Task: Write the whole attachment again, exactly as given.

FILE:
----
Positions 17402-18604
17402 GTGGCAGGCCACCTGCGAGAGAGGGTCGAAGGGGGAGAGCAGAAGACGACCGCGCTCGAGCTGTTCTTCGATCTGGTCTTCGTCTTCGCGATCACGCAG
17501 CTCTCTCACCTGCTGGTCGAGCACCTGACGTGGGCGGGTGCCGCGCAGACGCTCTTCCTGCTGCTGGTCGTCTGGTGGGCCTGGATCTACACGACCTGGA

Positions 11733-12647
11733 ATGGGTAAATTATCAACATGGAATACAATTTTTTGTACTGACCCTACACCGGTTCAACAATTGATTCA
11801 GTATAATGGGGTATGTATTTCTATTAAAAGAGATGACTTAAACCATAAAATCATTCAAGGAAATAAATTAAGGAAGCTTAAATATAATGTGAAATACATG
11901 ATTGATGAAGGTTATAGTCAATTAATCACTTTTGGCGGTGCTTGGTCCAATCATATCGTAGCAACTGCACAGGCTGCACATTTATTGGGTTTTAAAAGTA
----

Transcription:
Positions 17402-18604
17402 GTGGCAGGCCACCTGCGAGAGAGGGTCGAAGGGGGAGAGCAGAAGACGACCGCGCTCGAGCTGTTCTTCGATCTGGTCTTCGTCTTCGCGATCACGCAG
17501 CTCTCTCACCTGCTGGTCGAGCACCTGACGTGGGCGGGTGCCGCGCAGACGCTCTTCCTGCTGCTGGTCGTCTGGTGGGCCTGGATCTACACGACCTGGA

Positions 11733-12647
11733 ATGGGTAAATTATCAACATGGAATACAATTTTTTGTACTGACCCTACACCGGTTCAACAATTGATTCA
11801 GTATAATGGGGTATGTATTTCTATTAAAAGAGATGACTTAAACCATAAAATCATTCAAGGAAATAAATTAAGGAAGCTTAAATATAATGTGAAATACATG
11901 ATTGATGAAGGTTATAGTCAATTAATCACTTTTGGCGGTGCTTGGTCCAATCATATCGTAGCAACTGCACAGGCTGCACATTTATTGGGTTTTAAAAGTA